New study finds that almost half of tattoo inks contain chemicals that can cause cancer

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After looking at several popular tattoo samples for a new study, researchers found that nearly 50 percent of tattoo inks contain chemicals that can cause cancer.

At a meeting of the American Chemical Society in Chicago, Illinois, on Wednesday, researchers from Binghamton University presented their research, which was led by John Swierk, an assistant professor of inorganic chemistry at the school.

As Swierk points out, there are two parts of tattoo ink: a pigment and a carrier solution. The pigment is a molecular or solid compound while the carrier fluids transport the pigment through different layers of the skin.

The scientist explained how he and his team set out to test 56 popular inks before discovering that half of them contained an off-label chemical.

“Every time we looked at one of the inks, we found something that got me thinking,” he told the ACS. “For example, 23 of the 56 different inks analyzed to date suggest an azo-containing dye is present.”

Speak with The daily email About his work, Swierk noted that azo compounds can degenerate when exposed to many bacteria or under ultraviolet light, which comes from sunlight, and become “carcinogenic.”

The chemist also acknowledged that there is still much to learn about pigments and how safe they are.

“We don’t necessarily know where the pigments break down into and so that’s the real concern,” he said. “It’s possible you have pigments that are safe in their own right, but that photo decomposes into something of concern.”

In one sample, researchers discovered ethanol, which can be used as a blood thinner, in the ink. However, it is still unclear whether that could endanger people’s health or not.

In the second part of the study, the researcher examined the size of the particles within 16 inks used for tattoos. They found that half of those inks contained particles smaller than 100 nanometers, which is “worrying” because then the particles are small enough to “penetrate the cell membrane and potentially cause damage.”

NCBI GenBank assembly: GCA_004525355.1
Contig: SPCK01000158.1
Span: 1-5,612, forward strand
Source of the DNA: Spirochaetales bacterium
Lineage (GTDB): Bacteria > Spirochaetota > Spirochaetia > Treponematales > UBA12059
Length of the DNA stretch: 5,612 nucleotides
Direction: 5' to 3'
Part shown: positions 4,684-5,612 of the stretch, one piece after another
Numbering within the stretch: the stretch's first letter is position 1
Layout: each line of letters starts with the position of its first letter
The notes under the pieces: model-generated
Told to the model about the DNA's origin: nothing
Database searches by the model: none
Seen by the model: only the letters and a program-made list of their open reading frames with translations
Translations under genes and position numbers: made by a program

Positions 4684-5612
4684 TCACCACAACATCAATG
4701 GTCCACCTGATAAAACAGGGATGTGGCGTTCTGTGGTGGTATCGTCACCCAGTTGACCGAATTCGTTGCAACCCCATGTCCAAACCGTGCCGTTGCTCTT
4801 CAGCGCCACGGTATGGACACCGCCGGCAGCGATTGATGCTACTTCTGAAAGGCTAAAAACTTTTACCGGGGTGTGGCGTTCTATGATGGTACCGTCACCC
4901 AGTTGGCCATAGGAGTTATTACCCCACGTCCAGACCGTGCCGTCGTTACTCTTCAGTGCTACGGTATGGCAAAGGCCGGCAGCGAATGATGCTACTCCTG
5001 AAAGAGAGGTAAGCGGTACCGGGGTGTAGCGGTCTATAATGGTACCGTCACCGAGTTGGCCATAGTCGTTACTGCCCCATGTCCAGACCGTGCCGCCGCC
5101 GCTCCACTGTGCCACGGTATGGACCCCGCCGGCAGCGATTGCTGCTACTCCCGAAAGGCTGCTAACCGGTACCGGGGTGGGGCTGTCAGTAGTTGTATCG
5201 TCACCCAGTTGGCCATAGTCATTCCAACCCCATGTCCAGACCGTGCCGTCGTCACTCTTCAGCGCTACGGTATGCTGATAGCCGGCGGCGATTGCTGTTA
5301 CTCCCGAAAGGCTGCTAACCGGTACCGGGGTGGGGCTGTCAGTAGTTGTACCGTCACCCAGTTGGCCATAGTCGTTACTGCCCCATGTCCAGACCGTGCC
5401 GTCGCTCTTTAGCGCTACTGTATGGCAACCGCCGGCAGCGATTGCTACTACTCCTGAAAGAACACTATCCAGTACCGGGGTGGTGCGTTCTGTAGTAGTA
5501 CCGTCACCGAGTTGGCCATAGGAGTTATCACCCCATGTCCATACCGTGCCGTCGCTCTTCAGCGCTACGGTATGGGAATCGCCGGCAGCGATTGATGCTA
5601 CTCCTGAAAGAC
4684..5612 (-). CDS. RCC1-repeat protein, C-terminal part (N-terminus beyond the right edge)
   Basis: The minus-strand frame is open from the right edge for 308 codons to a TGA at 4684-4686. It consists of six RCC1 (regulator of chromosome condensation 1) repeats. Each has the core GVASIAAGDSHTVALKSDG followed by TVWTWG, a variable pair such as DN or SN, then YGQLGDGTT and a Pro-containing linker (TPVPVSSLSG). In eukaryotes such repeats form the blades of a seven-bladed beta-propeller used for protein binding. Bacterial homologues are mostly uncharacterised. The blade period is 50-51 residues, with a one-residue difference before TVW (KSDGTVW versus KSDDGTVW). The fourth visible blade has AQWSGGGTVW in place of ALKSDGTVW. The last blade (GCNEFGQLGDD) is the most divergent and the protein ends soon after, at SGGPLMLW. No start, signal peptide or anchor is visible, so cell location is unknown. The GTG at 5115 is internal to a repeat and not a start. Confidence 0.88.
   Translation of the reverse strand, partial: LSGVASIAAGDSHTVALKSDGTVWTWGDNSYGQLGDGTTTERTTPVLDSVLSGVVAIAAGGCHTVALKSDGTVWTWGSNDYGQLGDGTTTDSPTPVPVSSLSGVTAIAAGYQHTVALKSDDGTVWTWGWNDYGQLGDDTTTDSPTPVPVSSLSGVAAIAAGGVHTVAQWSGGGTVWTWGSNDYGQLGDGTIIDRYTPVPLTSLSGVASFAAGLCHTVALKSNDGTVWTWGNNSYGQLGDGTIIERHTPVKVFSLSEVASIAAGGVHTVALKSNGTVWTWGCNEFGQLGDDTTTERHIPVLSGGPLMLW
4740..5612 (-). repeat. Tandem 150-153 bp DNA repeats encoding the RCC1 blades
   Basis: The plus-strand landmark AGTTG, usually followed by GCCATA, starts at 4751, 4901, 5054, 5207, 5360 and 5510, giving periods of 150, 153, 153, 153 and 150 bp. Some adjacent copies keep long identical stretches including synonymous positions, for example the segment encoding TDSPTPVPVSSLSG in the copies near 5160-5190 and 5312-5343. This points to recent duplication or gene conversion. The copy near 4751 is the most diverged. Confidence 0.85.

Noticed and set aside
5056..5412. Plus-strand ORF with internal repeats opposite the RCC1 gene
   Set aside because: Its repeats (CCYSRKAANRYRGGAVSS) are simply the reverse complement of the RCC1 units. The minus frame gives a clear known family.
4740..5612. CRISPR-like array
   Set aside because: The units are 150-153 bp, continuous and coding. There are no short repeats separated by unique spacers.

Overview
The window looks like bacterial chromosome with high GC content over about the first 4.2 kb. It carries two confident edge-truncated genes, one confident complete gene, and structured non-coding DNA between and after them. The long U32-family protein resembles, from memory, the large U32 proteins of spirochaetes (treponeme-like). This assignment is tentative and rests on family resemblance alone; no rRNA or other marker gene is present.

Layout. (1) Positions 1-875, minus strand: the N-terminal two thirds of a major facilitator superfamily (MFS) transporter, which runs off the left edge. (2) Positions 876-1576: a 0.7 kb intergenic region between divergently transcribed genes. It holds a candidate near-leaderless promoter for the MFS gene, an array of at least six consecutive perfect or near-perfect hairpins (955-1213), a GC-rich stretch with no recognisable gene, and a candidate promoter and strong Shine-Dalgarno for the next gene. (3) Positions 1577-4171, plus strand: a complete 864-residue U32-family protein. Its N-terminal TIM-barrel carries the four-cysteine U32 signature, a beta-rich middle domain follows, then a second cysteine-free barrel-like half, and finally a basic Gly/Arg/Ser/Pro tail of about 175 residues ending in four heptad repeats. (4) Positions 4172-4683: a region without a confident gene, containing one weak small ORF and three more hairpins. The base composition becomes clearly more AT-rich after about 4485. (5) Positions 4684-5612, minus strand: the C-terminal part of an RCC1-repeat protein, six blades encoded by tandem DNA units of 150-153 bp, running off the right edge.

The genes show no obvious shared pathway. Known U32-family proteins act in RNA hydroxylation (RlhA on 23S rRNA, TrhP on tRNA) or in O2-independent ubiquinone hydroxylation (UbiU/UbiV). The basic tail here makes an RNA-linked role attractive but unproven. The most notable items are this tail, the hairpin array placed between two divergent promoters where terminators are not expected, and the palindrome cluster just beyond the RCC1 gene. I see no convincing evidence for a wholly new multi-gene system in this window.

At the meeting on Wednesday, shared via The daily emailSwierk spoke about the tiny particles in the ink and how they can cause health problems, including cancer.

“When you get to that regimen, you start to worry about nanoparticles entering cells, getting into the nucleus of cells and doing damage that way and causing problems like cancer,” he said.

He also noted that there are no types of pigments used specifically for tattoos.

“Large companies make pigments for everything, such as paint and textiles. These same pigments are used in tattoo inks,” he added.

Earlier this year, the European Union banned the use of two pigments, blue 15:3 and green seven. The decision came after the company discovered that certain chemicals in the ink can cause “cancer or genetic mutations,” with the ban in 27 European countries. However, the colors are still used in the United States.

The Valley Voice
The Valley Voicehttp://thevalleyvoice.org
Christopher Brito is a social media producer and trending writer for The Valley Voice, with a focus on sports and stories related to race and culture.

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